Colonising the land
in Working men’s bodies
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This chapter explores the early idea of the labour colony, and places it in a wider context of concern with unemployment and struggle over access to the land. Debates over the labour colony arose partly out of frustration at the shortcomings of the poor law system in general and the workhouse in particular. Radical thinkers such as George Lansbury and Herbert Mills proposed labour colonies as a way of simultaneously removing the unemployed and settling the land. Others took a more conservative view, seeing the labour colony as a way of restoring the body physically and preventing the moral and physical degeneration that had arisen from urbanisation. Yet others, including Sydney and Beatrice Webb, took a largely punitive approach, seeing colonies as reformatories for the idle. There was also a strong international dimension to the debate, with many looking to German social policy for an example.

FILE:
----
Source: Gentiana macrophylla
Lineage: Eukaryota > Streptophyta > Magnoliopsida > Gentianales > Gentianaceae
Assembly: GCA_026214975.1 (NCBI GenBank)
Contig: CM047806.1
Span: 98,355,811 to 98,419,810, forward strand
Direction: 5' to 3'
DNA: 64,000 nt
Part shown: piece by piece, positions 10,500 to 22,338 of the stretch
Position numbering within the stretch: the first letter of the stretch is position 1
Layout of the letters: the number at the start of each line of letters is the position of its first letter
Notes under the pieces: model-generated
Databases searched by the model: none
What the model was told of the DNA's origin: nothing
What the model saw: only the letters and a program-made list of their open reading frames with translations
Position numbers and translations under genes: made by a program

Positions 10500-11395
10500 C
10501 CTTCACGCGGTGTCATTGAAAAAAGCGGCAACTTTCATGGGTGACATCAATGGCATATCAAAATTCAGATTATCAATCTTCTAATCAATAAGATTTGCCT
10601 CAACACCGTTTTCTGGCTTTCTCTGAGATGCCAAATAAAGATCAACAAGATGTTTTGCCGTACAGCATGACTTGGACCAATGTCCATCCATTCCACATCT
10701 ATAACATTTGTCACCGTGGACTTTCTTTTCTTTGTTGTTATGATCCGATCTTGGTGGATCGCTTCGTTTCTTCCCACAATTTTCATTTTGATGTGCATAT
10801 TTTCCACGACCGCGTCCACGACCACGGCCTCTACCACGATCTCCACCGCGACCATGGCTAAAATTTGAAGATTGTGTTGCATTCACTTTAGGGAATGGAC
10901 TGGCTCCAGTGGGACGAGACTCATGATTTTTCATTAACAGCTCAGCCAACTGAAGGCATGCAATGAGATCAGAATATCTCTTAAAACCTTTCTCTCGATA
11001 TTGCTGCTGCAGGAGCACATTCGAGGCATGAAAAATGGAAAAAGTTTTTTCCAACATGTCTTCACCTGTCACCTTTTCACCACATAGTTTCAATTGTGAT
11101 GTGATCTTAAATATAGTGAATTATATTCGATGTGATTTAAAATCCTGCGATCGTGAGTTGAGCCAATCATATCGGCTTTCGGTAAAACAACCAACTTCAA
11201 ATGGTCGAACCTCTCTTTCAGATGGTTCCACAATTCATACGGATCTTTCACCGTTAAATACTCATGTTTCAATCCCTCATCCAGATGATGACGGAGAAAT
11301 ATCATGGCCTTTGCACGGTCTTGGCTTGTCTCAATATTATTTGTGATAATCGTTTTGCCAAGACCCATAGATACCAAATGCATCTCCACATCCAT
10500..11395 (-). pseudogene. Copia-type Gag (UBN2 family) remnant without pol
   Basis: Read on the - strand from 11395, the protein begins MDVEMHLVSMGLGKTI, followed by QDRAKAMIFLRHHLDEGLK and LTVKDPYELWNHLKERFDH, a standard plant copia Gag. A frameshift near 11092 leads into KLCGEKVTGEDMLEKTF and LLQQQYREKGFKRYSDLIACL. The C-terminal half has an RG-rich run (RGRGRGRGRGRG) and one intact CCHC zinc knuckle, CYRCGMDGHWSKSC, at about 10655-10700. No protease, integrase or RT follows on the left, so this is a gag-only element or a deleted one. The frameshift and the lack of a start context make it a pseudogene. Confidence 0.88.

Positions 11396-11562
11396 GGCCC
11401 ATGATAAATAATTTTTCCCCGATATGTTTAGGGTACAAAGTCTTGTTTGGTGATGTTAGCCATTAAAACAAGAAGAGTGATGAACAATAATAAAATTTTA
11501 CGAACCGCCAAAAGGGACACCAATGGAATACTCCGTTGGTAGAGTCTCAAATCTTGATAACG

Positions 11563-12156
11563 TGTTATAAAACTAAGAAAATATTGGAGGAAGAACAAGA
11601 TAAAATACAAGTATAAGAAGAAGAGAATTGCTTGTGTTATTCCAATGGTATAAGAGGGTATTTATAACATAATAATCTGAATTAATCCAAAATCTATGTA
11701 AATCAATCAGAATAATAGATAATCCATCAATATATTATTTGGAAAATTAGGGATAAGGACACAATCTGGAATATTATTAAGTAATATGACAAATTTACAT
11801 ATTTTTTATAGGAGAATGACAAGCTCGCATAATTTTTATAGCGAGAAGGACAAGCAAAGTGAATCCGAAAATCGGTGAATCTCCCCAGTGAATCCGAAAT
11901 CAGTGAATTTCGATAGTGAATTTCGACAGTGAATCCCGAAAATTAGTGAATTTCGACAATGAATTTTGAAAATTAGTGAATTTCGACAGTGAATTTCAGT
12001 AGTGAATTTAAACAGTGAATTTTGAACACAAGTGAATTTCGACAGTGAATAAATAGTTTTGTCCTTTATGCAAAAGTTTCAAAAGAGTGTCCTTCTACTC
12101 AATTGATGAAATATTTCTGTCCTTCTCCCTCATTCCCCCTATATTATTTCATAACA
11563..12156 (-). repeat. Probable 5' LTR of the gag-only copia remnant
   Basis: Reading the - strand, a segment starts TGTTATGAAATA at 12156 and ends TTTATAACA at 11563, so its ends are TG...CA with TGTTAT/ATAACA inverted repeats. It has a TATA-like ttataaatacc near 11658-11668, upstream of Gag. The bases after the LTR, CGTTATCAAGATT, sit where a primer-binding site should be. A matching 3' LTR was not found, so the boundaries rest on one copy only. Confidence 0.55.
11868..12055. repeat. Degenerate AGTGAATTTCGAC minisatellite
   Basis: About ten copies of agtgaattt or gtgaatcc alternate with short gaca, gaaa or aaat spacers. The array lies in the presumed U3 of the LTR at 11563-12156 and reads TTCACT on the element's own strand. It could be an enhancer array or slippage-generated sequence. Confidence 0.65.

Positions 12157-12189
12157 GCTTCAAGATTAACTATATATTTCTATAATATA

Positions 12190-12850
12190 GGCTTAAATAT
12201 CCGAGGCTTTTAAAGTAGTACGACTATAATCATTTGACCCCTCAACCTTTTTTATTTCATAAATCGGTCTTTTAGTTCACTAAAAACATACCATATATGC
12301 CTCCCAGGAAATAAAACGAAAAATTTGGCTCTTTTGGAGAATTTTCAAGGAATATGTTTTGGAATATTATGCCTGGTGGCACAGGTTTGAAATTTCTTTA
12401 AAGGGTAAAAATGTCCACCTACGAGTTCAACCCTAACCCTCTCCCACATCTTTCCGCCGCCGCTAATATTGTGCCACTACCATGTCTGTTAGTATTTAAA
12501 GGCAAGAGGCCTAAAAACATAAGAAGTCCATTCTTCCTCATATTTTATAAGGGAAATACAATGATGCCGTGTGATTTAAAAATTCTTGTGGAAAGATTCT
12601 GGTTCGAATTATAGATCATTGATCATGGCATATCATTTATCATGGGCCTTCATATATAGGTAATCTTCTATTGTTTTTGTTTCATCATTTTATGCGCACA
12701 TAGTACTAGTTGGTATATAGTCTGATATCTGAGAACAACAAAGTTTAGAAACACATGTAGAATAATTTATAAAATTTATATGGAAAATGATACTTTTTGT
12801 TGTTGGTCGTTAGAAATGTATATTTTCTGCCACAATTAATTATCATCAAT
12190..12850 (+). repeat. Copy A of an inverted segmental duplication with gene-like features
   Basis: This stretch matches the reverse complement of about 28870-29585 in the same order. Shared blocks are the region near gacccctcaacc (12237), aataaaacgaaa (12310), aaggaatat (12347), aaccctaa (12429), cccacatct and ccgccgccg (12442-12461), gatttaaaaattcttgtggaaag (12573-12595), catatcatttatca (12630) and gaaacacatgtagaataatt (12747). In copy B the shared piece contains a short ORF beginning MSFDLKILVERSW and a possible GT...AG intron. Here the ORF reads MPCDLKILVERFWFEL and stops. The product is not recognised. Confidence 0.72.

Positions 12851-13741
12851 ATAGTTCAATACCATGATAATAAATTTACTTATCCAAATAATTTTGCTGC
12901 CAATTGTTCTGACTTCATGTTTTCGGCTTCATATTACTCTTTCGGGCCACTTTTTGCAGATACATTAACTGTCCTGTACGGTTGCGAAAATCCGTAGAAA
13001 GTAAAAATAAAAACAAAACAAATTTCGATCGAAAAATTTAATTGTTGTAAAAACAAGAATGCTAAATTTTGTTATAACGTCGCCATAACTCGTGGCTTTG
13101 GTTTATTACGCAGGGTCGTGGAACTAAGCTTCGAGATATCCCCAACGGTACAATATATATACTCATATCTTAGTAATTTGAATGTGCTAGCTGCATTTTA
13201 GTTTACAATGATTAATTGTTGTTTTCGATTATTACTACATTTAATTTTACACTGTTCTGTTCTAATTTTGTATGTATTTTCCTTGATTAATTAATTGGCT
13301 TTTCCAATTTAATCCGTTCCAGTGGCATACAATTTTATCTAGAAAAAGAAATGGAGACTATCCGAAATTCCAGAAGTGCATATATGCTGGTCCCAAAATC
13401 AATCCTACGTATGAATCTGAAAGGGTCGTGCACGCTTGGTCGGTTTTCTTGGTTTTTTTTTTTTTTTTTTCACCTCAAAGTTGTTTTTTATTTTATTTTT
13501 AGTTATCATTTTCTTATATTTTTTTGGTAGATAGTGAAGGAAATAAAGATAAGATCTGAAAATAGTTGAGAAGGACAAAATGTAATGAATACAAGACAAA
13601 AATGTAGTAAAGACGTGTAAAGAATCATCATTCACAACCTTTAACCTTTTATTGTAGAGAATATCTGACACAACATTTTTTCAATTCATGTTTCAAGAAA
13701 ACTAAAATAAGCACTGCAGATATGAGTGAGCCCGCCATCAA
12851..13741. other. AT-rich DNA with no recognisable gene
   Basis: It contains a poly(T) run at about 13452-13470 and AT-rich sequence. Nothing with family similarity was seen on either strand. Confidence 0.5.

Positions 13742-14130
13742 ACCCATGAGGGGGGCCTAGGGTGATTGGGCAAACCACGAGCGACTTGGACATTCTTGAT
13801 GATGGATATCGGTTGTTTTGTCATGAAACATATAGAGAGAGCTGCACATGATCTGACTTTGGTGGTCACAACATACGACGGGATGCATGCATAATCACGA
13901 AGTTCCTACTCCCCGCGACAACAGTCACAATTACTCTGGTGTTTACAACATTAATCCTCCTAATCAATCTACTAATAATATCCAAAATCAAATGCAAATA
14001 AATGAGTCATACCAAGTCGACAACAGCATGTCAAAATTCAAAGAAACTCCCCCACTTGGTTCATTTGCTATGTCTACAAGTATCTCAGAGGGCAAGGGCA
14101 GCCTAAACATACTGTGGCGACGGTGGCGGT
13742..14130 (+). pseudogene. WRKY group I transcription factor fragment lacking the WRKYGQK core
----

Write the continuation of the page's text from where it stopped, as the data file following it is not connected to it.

Working men’s bodies

Work camps in Britain, 1880–1940


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